How do the new pedestrian crossings work on Detroit St. at Market St. and Hill St., and the Creekside Trail crossing on W. Main St.?

A new median and crosswalk has been installed at the intersection of S. Detroit St. and Hill St., allowing users of the Prairie Grass Trail (Ohio-to-Erie Trail) to cross Detroit St. and proceed directly up the hill to Xenia Station. Additionally, an existing median has been expanded to enhance a crosswalk where the Creekside Trail crosses West Main Street. 

At both of these locations, new signage and rapidly flashing yellow lights have been added. Pedestrians and cyclists can push a button to activate these lights to warn drivers that they are crossing the street. The purpose of the lights and signage is to get drivers' attention and warn them that pedestrians or cyclists are attempting to cross the street. Drivers are not required by law to stop for these lights, but they are required to yield to pedestrians that are in the crosswalk. So pedestrians/cyclists should look both ways even when they activate these signals, to ensure the roadway is clear or that traffic is stopped. Drivers should slow down when they see these lights flashing and look for pedestrians/cyclists, and then stop to allow any pedestrians/cyclists to cross.   

The new crosswalk at the intersection of N. Detroit St. and Market St. is a little different. Here pedestrians can press a button that activates an overhead yellow light, followed by a red light. The yellow light is a warning, and the red light legally requires vehicles to stop, just like a traffic signal. Pedestrians can then cross the street. The red light will then automatically turn off, at which point  drivers are once again permitted to drive through the intersection.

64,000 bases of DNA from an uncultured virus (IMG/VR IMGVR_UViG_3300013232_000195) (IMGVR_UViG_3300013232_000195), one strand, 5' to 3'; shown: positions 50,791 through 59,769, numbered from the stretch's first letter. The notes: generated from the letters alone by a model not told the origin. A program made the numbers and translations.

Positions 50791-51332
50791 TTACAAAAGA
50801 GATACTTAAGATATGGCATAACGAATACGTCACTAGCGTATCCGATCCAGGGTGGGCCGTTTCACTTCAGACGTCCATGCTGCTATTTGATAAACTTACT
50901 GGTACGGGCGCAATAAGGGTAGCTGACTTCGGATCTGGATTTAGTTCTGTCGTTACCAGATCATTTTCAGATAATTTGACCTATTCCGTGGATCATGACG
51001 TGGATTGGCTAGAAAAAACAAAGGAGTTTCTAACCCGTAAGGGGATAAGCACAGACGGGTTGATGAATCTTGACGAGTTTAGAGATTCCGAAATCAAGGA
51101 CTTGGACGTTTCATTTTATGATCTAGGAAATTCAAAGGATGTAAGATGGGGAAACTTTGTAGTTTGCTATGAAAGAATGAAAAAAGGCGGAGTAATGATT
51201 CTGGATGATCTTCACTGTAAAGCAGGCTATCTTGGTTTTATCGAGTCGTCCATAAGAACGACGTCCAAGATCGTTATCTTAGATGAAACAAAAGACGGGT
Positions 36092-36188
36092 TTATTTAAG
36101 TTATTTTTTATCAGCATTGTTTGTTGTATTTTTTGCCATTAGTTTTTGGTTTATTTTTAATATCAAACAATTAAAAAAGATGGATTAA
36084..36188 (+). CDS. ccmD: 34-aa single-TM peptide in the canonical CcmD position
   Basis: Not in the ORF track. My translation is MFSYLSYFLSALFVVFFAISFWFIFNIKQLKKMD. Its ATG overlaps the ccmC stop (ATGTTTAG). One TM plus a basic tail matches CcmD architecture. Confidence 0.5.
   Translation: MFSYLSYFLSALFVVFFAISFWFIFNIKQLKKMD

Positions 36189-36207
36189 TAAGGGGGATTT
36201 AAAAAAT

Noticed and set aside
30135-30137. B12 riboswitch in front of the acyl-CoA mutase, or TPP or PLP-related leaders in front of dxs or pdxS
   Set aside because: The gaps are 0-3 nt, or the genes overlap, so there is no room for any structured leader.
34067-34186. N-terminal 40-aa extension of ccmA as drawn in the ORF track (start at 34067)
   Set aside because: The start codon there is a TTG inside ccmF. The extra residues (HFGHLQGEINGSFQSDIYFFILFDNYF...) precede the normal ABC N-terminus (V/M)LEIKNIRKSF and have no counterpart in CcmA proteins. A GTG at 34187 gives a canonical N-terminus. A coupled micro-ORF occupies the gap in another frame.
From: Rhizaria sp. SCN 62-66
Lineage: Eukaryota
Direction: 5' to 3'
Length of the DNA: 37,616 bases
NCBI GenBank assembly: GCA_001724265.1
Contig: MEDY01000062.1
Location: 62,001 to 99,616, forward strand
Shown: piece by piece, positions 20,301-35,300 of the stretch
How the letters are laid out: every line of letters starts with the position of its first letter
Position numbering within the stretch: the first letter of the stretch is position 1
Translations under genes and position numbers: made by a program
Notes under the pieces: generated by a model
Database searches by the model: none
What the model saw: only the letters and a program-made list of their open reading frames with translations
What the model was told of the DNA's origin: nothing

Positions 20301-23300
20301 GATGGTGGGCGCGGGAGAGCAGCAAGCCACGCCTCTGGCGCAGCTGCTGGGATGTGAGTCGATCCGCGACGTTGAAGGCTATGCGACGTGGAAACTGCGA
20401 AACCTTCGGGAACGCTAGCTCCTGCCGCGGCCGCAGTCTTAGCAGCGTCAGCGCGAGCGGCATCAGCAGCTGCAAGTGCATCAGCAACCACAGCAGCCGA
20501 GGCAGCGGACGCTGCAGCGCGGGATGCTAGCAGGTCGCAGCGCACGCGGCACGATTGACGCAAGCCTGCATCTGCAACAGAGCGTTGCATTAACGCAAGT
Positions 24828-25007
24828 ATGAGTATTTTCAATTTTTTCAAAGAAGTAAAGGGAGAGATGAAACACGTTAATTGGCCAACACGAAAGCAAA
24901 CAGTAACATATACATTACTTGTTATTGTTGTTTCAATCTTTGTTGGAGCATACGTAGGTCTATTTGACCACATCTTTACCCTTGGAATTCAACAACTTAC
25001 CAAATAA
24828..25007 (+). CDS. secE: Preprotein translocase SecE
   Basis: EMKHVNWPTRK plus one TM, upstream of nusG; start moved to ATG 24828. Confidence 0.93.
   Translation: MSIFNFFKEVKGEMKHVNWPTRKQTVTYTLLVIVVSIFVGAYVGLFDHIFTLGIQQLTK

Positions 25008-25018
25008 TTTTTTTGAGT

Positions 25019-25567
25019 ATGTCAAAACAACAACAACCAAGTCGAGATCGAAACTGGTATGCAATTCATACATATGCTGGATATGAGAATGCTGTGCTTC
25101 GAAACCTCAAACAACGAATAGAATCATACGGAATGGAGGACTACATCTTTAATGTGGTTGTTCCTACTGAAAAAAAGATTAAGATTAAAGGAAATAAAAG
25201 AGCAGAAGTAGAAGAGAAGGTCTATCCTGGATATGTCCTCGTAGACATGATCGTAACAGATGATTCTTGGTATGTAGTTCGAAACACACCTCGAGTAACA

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1. Why did the City undertake this project?
2. How did the Downtown Safety Project improve safety?
3. How much did this project cost? Why is the City spending money on this instead of fixing other City streets?
4. How does the protected bike lane work?
5. Those new parking spaces on Detroit Street are unusual. Aren't they too small?
6. What's the deal with the northbound curb lane on Detroit St.? Is that for parking or driving?
7. Why did the City reduce the southbound travel lanes on Detroit St.?
8. What does the green pavement mean?
9. Aren't the angled parking spaces on S. Detroit St. near Third St. pointed the wrong direction?
10. Why did the City change the southbound right turn lane on Detroit St. at Church St.? Trucks are having trouble with it.
11. How do the new pedestrian crossings work on Detroit St. at Market St. and Hill St., and the Creekside Trail crossing on W. Main St.?